Another issue has arisen in terms of the Constituency Delimitation Commission (CDC). They were given a difficult task to complete within a very limited timeframe, however, the allocation of 90 percent weightage to population and 10 percent weightage to geography while allocating electoral constituencies is not justifiable. Districts in the rural, mountainous areas have only been given one constituency each, whereas, the hills and low-lands districts have a population advantage. Those minority populations living in the rural, mountainous areas will suffer from lack of representation. However, delineation has brought stability in discourse to a certain degree and will promote the success of the elections.
Are there any broader weaknesses in terms of the implementation of the constitution?
There is definitely an issue with law-making. The Ministry of Law, Justice, Constituent Assembly, and Parliamentary Affairs has said that there is a need for about 126 new rules for the proper implementation of the constitution. There has been no expected progress in formulating such rules. The government could have taken advantage of the considerable expertise in Nepal and formed a number of task forces. These task forces could have made a number of recommendations that could then be finalised by the government. This would have allowed a number of inroads in terms of regional decisions, and a number of frameworks and legislation could be brought into effect.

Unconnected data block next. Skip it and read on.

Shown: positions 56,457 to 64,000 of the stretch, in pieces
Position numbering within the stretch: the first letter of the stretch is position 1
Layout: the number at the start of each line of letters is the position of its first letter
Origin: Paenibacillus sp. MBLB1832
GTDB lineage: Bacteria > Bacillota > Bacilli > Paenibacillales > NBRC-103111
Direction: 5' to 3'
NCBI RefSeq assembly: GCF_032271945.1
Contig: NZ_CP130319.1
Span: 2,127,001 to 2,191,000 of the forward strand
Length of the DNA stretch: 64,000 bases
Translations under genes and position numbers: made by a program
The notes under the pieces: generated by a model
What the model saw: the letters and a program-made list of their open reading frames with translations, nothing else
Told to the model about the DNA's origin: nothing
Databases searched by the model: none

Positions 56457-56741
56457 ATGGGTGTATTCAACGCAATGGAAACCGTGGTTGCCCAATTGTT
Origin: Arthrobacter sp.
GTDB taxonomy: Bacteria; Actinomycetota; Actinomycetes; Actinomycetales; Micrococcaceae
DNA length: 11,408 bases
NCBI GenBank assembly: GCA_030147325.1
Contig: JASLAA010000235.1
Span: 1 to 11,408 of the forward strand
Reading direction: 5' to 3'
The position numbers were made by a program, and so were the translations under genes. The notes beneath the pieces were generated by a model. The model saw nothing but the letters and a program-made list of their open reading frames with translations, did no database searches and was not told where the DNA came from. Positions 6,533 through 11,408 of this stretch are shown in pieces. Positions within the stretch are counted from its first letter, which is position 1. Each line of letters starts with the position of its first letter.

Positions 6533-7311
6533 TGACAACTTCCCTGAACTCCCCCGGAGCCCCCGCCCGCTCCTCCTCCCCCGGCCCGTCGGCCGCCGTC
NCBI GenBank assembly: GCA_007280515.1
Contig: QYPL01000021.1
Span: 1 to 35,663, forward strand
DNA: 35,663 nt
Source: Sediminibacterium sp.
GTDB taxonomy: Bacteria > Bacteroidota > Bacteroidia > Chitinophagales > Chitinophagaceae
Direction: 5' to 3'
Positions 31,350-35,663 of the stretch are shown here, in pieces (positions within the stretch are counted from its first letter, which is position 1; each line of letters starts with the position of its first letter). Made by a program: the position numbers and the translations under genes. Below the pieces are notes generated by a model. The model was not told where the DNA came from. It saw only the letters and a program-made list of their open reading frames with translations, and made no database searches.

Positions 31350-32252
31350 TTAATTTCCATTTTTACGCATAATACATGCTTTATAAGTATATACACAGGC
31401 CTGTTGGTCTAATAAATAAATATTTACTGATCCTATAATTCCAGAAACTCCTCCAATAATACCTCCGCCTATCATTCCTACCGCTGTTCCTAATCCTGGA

Given these problems, how will the elected bodies help the country progress under the new federal structure?
Change cannot occur through one election alone, especially with the presence of a number of issues that hinder progress. In the face of these problems, we need a magnanimous central government that can help local bodies to establish themselves. The central government should facilitate progress and avoid confrontation. If problems arise between the central and local bodies, transfer of power will be slow and the governance system at the local level will be weak.